Rave reviews from French press. Charting on California radio stations. Being played on BBC6. Not your average response to a band from the deep south. So, who are The Prophet Hens? NZM’s resident Dunedin correspondent Amanda Mills dropped by the Hens’ coup to ask that and other questions.
“Dunedin musicians of varying backgrounds. Mainly from sort of a pop perspective, so lots of acoustic goodness going on,” explains singer, guitarist and songwriter Karl Bray. He, along with keyboardist/vocalist Penelope Esplin, bassist Robin Cederman, and drummer Daren Stedman form the band, whose sunny, jangle-pop debut album ‘Popular People Do Popular People’ has lately been released on Fishrider Records.
The Prophet Hens originated in that great tradition of band beginnings – by chance.
“I was recuperating from surgery in my house, when John White knocked on my door,” Bray recalls. “He was listening to some music I was playing on my bed… and he went, ‘That sounds really good, let’s start a band’.”
The four-piece took their name from the strange 19th Century English Doomsday Hoax of the Prophet Hen of Leeds, where chickens were apparently laying eggs inscribed with second-coming-of-Christ passages.
Former bassist White (also of Mëstar, and the Blueness fame) left for Germany last year, but his musical fingerprints appear throughout the album. Bray and Esplin are the founding members, with Stedman and Cederman joining a year ago, after White and original drummer Sefton Holmes departed.
‘Popular People Do Popular People’ was written by Bray and White – the title coming from Esplin setting levels by testing her ‘p’s. Bray says the album recordings were drawn out as the band regrouped.
“We had done the recordings just before John went to Germany, so it was… long and painful, but we are very pleased with the simplicity of it, we wanted to do as little post production as possible, to try and maintain a live sound.”
Newer material is more a division of labour, with everyone contributing to writing. A video for the single Pretty was filmed in Otakau, on the Otago Peninsula. The star of the video was an interested sea lion!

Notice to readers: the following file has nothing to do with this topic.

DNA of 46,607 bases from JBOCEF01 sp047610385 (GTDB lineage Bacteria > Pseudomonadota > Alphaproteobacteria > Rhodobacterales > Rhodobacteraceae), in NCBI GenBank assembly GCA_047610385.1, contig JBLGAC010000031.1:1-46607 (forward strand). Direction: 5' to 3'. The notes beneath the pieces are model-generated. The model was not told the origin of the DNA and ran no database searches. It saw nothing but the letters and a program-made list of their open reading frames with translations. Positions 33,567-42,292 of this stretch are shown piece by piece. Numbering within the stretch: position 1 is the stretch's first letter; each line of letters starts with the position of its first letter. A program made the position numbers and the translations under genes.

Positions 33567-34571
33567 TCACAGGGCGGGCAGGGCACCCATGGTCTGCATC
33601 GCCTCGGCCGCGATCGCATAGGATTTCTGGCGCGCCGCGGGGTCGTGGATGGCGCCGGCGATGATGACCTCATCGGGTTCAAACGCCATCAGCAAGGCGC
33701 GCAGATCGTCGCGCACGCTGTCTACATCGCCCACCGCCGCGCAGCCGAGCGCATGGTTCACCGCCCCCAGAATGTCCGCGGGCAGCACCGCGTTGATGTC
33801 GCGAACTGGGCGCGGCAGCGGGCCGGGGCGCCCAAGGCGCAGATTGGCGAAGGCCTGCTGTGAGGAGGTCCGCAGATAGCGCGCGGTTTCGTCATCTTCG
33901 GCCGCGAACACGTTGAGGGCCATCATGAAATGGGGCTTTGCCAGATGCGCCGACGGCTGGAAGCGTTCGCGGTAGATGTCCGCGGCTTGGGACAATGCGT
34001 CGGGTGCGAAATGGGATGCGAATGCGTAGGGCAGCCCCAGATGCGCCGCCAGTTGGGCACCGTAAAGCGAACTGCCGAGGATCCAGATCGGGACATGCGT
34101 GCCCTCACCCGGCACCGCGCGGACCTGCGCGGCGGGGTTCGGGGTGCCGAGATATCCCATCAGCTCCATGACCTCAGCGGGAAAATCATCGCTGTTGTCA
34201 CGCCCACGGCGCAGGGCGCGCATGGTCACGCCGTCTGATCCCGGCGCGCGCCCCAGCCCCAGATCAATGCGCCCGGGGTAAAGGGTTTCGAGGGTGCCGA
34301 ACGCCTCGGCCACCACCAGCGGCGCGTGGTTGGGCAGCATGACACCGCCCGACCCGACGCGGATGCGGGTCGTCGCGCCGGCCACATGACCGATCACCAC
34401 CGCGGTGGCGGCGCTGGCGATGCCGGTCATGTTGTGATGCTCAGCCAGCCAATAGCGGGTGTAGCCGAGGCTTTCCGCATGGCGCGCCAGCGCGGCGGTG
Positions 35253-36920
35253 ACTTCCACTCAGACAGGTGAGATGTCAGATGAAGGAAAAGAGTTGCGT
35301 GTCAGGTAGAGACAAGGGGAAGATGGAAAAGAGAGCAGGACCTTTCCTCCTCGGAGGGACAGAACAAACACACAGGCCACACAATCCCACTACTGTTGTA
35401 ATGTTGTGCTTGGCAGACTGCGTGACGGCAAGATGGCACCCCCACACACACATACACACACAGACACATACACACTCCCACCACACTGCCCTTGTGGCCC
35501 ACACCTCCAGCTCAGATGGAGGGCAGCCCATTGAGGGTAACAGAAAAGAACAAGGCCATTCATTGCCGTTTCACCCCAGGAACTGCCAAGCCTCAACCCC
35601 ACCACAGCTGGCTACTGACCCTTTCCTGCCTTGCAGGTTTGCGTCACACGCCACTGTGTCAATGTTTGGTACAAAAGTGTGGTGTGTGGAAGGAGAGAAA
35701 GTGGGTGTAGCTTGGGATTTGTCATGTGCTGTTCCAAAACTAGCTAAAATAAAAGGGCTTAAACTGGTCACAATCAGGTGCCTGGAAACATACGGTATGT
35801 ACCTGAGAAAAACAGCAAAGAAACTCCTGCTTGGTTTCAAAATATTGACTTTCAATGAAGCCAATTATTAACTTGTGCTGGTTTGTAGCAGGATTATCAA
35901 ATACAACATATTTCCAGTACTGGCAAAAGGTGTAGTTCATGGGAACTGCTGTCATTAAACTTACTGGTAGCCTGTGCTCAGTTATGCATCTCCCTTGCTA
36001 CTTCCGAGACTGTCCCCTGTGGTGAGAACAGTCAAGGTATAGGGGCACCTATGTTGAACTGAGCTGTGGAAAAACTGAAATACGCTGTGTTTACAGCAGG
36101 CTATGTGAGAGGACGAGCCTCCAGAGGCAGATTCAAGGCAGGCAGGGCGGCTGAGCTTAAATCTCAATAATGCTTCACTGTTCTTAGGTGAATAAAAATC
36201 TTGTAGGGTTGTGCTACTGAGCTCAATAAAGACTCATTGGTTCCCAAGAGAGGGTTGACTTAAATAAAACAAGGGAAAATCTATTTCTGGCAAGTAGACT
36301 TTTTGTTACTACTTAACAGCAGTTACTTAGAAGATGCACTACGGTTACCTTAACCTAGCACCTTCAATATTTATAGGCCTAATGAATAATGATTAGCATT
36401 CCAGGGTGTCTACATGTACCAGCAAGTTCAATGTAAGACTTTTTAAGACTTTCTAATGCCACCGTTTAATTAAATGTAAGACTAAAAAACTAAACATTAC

“It’s beautiful, [she] just turned up and hung out for a while… she was so docile,” says Esplin.
The instrument recording was done in one day at Dunedin’s King Edward Technical College, with vocals recorded at fellow Dunedin musician Edward Sunley James’ house. There was some talk about re-recording, but they decided to stick with the originals.
“I just want to get it out and move on with new stuff that we’re doing,” Bray explains. “I just keep coming back to songs like Kaleidoscope World and Rolling Moon – I think we really hit that right on the head, and I’m proud of that.”
Speaking of The Chills, The Prophet Hens are often compared them, and a roll-call of ‘Dunedin sound’ bands, including The Bats and The Magick Heads.
“I can’t deny that my influences at least are from here, a lot of them,” Bray tells me. “The new stuff that we’re doing is slightly less ‘Dunedin soundy’, and I don’t have a problem with that at all… it’s not something I think about consciously.”
The Prophet Hens’ live sound has matured since their early gigs.
“At a gig we played at the Crown recently… friends and peers who had known us since the early days came along and saw Darren and Robin really adding to the band,” says Bray.
Cederman hadn’t actually played bass before joining – he is keyboardist in another Dunedin band, Nanny State.
“This was the first time I’d ever played the bass, I was just learning how to play,” he admitted to an amazed band.
The Prophet Hens’ next move depends on finances, but Bray is keen to tour.
“I very much want to go to Wellington, and Christchurch or Lytttelton, there’s some good places to play there.”
Regardless, he is happy with their achievements, telling me, “I didn’t prophesise… having a music video and getting played on BBC6 in the UK, and getting all that exposure. I think I’ve pretty much far and away achieved what I really wanted to with this band. I’m pretty excited about what we can do.”